Although possible experiments are in progress, another report suggests that CD24 is associated with Siglec-10 in humans or Siglec-G in mice serve as an innate immune receptor for endogenous self ligands named damage associated molecular pattern (DAMP) [38]. Accumulating evidence indicates that in tumor progression DAMP is released from damaged tissue or tumor cells and modulates both tumor and immune cells. Recent report suggested that the host inflammatory response to DAMP is partly controlled by a DAMP-CD24-Siglec axis [38]. We favor the speculation that the CD24 signals the presence of DAMP in a tumor micro environment, thereby augmenting inflammatory response to facilitate pathological tumor progression in GDF3-CD24 pathway-positive B16 F1/F10 but not -negative G-1/G-5 cells. Either way, this is the first report on the embryonic antigen GDF3 which is an inducer of CD24 and joins tumor cell proliferation. Further study may clarify the link between the CD24-Siglec G pathway and innate inflammatory response which occurs in invading tumor and facilitates to establish tumorigenesis.

Materials and methods

Cell lines and mice

B16-F1 and B16-F10 melanoma cells, G1 and G5 hepatoma cells were grown in RPMI1640 with 10% fetal bovine serum. These cell lines were transfectable, and transfection efficiencies were checked using the pEFBOS vector for expression of GFP. The transfection efficiencies were ~25% in F1 and F10 cells and ~20% in G-1 and G-5 cells (data not shown). We tried to establish stable clones constitutively expressing GDF3 in F1 and F10 cells, but failed to establish them. C57BL/6 and BALB/c mice (10-20 weeks of age) were purchased from Hokudo Co. (Sapporo, Japan). All mice were maintained under specific pathogen-free conditions in the animal facility of the Hokkaido University Graduate School of Medicine. Animal experiments were performed according to the guidelines set by the animal safety center, Japan.


Total RNA from cells, tumors and normal tissues was isolated using the TRIZOL reagent (Invitrogen) according to the manufacturer's standard instructions. Reverse transcription was performed with random primers using the High Capacity cDNA reverse transcription kit (ABI). PCR was performed using primers listed in Table 1. These primer sets are applicable to the detection of the messages in mouse ES cells [10]. PCR cycles were usually 35 rounds, and otherwise described. We avoided quantitative interpretation of the results of RT-PCR analysis. The amplified DNA fragments were analyzed with 1% agarose gel and stained with etidium bromide.
Table 1

Primer sequences

Primer name

Primer sequence (F: forward)

Primer sequence (R: reverse)





















































































Quantitative PCR

We used the following PCR primers: GDF3-F1, GDF3-R1, β-actin-F1, and β-actin R1 for quantitative PCR. Their sequences for GDF3 gene are listed in Table 1, and those of β-actin are a follows: β-actin-F1: TTT GCA GCT CCT TCG TTG C, and β-actin-R1: TCG TCA TCC ATG GCG AAC T. Quantitative PCR was performed by Step One real-time PCR system (ABI). The statistical comparisons were performed using the Student's t test between two groups.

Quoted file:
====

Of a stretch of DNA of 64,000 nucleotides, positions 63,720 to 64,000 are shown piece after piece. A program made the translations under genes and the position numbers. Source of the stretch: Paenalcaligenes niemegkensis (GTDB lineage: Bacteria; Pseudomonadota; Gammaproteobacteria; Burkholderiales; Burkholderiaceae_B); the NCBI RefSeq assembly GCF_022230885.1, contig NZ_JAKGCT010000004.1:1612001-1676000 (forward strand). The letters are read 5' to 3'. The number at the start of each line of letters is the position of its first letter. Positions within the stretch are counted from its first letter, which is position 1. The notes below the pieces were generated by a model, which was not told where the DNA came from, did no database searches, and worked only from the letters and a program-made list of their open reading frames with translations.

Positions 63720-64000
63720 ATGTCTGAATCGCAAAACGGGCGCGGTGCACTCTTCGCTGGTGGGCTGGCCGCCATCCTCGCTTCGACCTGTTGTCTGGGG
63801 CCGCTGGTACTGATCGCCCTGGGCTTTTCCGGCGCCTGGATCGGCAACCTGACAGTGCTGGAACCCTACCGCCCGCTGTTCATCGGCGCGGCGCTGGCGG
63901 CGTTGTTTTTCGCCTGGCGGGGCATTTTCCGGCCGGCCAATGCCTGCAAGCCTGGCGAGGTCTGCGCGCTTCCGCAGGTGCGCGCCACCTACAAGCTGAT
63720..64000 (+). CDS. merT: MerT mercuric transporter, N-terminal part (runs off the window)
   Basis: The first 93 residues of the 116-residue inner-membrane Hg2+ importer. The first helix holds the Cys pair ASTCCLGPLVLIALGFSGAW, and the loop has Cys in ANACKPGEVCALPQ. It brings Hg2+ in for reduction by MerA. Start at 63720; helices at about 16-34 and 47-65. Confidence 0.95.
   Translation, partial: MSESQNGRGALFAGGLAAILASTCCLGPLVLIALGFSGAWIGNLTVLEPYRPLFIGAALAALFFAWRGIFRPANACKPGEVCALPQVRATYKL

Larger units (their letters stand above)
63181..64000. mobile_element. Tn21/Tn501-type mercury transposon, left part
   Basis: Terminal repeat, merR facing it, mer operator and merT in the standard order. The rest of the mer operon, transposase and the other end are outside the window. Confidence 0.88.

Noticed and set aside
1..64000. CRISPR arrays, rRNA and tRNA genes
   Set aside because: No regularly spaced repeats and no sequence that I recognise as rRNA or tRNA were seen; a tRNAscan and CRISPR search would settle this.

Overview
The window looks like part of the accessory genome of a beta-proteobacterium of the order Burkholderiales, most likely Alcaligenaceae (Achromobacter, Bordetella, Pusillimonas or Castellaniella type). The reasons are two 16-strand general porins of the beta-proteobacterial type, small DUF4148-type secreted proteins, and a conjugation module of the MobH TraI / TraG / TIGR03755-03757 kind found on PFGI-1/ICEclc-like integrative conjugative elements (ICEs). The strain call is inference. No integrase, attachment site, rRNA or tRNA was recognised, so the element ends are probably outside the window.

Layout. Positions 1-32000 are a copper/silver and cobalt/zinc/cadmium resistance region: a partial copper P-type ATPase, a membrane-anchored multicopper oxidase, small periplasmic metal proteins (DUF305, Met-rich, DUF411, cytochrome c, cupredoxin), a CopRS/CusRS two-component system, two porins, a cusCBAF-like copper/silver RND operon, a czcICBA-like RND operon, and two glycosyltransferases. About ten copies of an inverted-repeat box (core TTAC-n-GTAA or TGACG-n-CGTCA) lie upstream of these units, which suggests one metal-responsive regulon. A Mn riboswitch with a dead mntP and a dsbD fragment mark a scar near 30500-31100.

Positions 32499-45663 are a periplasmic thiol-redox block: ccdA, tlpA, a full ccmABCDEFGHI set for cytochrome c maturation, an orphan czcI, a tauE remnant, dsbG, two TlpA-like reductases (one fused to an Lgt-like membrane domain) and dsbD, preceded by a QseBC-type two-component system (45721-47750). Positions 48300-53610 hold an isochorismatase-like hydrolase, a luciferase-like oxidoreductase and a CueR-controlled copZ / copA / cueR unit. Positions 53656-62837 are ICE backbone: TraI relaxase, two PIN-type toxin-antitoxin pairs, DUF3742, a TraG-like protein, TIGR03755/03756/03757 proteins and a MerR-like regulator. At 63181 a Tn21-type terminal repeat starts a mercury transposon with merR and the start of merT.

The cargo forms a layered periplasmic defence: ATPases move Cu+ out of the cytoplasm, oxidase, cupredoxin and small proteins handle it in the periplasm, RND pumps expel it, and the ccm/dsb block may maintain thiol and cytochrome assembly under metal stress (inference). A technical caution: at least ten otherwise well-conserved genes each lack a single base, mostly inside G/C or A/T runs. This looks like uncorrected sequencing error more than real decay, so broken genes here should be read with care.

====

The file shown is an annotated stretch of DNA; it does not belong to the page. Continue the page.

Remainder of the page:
Tumor transplantation

B16 melanoma cells or G1, G5 hepatoma cells were cultured in 10-cm dishes and harvested with 0.02% EDTA solution. Cells were washed two times with D-PBS. Mice were anesthetized with diethyl ether and tumor cells were injected subcutaneously into C57BL/6 or BALB/c mice. Tumor volumes were measured using a caliper every 1 or 2 days. Tumor volume was calculated using the formula: Tumor volume (cm3) = (long diameter) × (short diameter) × (short diameter) × 0.4. Plotted data represent mean ± standard deviation (SD.).

Flow cytometry

Flow cytometry (FACS) was performed using FACS caliber. Excised B16-F1 and B16-F10 tumors were treated with collagenase D for 30 minutes and then suspended in RPMI 1640 medium. Cells were washed two times with FACS buffer (1 × PBS, 1% BSA, 2 mM EDTA). 1 × 106 cells were suspended in 50 μl of FACS buffer. Anti mouse CD22 and CD 44 mouse antibody (eBioscience) were added into the cell suspension, and the cells were incubated at 4°C for 45 minutes. After the incubation cells were washed twice with PBS, and analyzed by FACS caliber.

Western blot analysis

Cells were lysed in lysis buffer (20 mM Tris-HCl pH7.4, 150 mM NaCl, 1% NP-40, 10 mM EDTA, 25 mM iodoacetamide, 2 mM PMSF, protease inhibitor mixture (Roche)) and subjected to SDS-PAGE (8~10% gel) under reducing conditions followed by immunoblotting with anti-mouse GDF3 mAb or anti-β actin mAb (R&D Systems, Inc., Minneapolis, MN).




We thank Drs. T. Ebihara, H. Takaki. J. Kasamatsu, A. Watanabe, and H. Shime in our laboratory for their valuable discussions. Thanks are also due to Dr. Vijaya Lakshmi for her nice discussion and English review of the manuscript. This project was supported by Grants-in-Aid from the Ministry of Education, Science and Culture and the Ministry of Health, Labor, and Welfare of Japan, Mitsubishi Foundation, Mochida Foundation, NorthTec Foundation and Yakult Foundation.

Authors’ Affiliations

Department of Microbiology and Immunology, Graduate School of Medicine, Hokkaido University Kita-15
Department of Gastroenterology, Graduate School of Medicine, Hokkaido University Kita-15